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There is no cure or proven way to prevent dementia affecting 55 million people worldwidebut a number of studies have said that following a Mediterranean diet may reduce the risk of developing the disease.
People who adhered most to a Mediterranean diet (rich in seafood and plant-based foods) had up to a 23% lower risk of dementia than those who adhered least to the diet, he said the latest study, published Monday in the journal BMC Medicine by an international team of researchers. In absolute terms, the research found that following a Mediterranean diet was equivalent to a 0.55% reduction in the risk of developing dementia.
The latest investigation involved 60,298 people who were part of the UK Biobank Study and followed by a period of just over nine years. During the study period, there were 882 cases of dementia among the group. The individuals were between the ages of 40 and 69 and were British or Irish white. How closely they followed the Mediterranean diet was assessed using two different questionnaires that have been widely used in previous diet studies, the researchers said.
“There is a large body of evidence that eating a healthy, balanced diet can help reduce the risk of cognitive decline. But the evidence for specific diets is much less clear,” Susan Mitchell, head of policy at Alzheimer’s Research UK, said in a statement. She was not involved in the investigation.
“This large new study adds to this overall picture, but it was only based on data from people of white, British or Irish ancestry,” he said. “Further research is needed to build on their intriguing findings and discover whether these reported benefits also translate to minority communities, where dementia has historically often been misunderstood and highly stigmatized, and where awareness of how people can reduce their risk is low. “.
There is currently no silver bullet to stop dementia, but eating plenty of vegetables and fruits, getting regular physical activity, and not smoking all contribute to heart News-thread, helping to protect the brain from diseases associated with dementia. added.
The Mediterranean diet has an impressive list of science behind it. This way of eating can prevent cognitive decline but then helps the heart reduces diabetes, prevent bone lossencourage weight loss and more, studies have found.
A study published on March 8 revealed people who ate Mediterranean foods and brain-focused MIND diets had fewer of the hallmarks of Alzheimer’s disease (sticky plaques of beta-amyloid and tau tangles in the brain) when autopsied. Alzheimer’s is a form of dementia. The MIND diet, short for Mediterranean-DASH Diet Intervention for Neurodegenerative Delay.
The Mediterranean diet focuses on plant-based cuisine. The bulk of each meal should consist of fruits and vegetables, whole grains, beans, and seeds, along with some nuts. There is a strong emphasis on extra virgin olive oil. Butter and other fats are rarely, if at all, and sweets and products made with refined sugar or flour are rare.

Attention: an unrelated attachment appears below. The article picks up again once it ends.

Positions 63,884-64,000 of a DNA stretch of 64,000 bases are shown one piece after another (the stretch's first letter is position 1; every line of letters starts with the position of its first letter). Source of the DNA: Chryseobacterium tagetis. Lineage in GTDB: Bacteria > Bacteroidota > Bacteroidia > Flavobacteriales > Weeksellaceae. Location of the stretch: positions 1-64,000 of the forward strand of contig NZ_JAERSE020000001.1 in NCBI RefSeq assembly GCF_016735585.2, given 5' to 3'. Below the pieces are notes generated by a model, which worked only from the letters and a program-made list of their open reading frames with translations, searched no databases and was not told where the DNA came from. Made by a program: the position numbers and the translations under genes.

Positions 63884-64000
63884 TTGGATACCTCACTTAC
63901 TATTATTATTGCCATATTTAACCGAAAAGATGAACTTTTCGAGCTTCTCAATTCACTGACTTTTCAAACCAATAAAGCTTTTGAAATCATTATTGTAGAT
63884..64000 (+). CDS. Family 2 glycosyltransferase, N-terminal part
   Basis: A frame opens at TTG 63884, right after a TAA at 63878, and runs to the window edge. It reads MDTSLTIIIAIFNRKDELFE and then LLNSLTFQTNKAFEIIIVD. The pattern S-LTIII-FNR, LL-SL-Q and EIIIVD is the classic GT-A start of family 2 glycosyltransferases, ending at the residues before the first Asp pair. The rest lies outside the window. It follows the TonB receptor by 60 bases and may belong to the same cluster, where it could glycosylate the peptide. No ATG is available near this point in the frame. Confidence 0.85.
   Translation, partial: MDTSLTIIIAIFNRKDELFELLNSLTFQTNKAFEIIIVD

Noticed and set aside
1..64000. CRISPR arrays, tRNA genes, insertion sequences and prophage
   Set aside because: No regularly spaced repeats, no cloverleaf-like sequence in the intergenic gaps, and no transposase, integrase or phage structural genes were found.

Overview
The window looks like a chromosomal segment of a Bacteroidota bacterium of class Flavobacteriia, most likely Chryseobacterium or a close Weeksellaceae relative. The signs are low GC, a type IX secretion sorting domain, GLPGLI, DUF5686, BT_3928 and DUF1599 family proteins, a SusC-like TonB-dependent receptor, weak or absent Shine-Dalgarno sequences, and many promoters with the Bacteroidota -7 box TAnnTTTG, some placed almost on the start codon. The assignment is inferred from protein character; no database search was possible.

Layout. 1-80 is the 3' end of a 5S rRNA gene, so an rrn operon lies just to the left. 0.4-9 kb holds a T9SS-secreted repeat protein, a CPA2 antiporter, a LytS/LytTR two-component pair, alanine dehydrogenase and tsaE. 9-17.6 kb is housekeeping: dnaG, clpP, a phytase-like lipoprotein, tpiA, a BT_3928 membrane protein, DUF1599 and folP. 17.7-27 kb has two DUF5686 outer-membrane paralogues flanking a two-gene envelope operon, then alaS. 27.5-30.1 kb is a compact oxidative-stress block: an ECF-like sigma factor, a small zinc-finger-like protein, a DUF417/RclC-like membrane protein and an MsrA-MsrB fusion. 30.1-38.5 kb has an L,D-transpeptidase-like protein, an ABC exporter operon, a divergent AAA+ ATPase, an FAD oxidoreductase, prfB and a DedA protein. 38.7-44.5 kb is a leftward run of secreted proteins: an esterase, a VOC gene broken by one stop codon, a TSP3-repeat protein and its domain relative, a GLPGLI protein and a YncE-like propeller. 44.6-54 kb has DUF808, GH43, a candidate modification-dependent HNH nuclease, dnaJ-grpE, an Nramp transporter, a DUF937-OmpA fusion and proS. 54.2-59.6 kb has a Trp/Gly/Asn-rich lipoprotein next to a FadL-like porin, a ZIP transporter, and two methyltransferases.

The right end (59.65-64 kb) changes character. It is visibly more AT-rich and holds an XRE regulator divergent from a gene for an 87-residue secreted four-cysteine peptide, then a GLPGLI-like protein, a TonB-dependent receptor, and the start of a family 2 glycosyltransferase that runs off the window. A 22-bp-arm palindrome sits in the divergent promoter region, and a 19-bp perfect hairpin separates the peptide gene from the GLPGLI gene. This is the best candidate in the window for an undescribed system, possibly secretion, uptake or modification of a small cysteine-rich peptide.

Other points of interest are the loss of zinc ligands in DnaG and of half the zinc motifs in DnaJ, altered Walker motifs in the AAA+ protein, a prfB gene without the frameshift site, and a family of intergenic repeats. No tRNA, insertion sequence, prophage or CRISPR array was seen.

Meat can make a rare appearance, but usually just to flavor a dish. Instead, meals can include eggs, dairy, and poultry, but in much smaller portions than in the traditional Western diet. However, fish, which is packed with brain-boosting omega-3s, is a lot.
Study participants who were more adherent to the diet were more likely to be female, have a BMI within the healthy range, have a higher educational level, and be more physically active than those who were less adherent to the diet.
David Curtis, an honorary professor at the UCL Institute of Genetics in London, who was not involved in the research, noted that the latest study was observational and did not find cause and effect. The finding could reflect a generally healthier lifestyle, he said.
“It is not clear that such a diet by itself reduces the risk of dementia, although it is plausible that it does. It’s important to note that the study refers to all forms of dementia, not Alzheimer’s disease specifically. In my opinion, if there is an effect of diet, then it is more likely to be on cardiovascular News-thread in general and therefore affect dementia due to vascular disease rather than Alzheimer’s disease.”
Duane Mellor, Registered Dietitian and Senior Lecturer at Aston University in Birmingham, UK, said the benefits of a Mediterranean diet are not limited to the nutrients provided by food.
“The Mediterranean way of eating isn’t just about the food on the plate, it’s about the social interactions tied to food, and people who socialize more have a lower risk of dementia and other conditions,” noted Mellor, who didn’t participated in the investigation, in a statement.
“We need to consider how a Mediterranean-type diet can be adapted to the foods available and consumed in the UK, so that inclusive messages about healthy eating can be developed. which include the importance of the social aspects of sharing and eating food with others”.
The study tentatively suggested that adhering to a Mediterranean diet was linked to a reduced risk of dementia even when an individual had an existing genetic risk for the disease.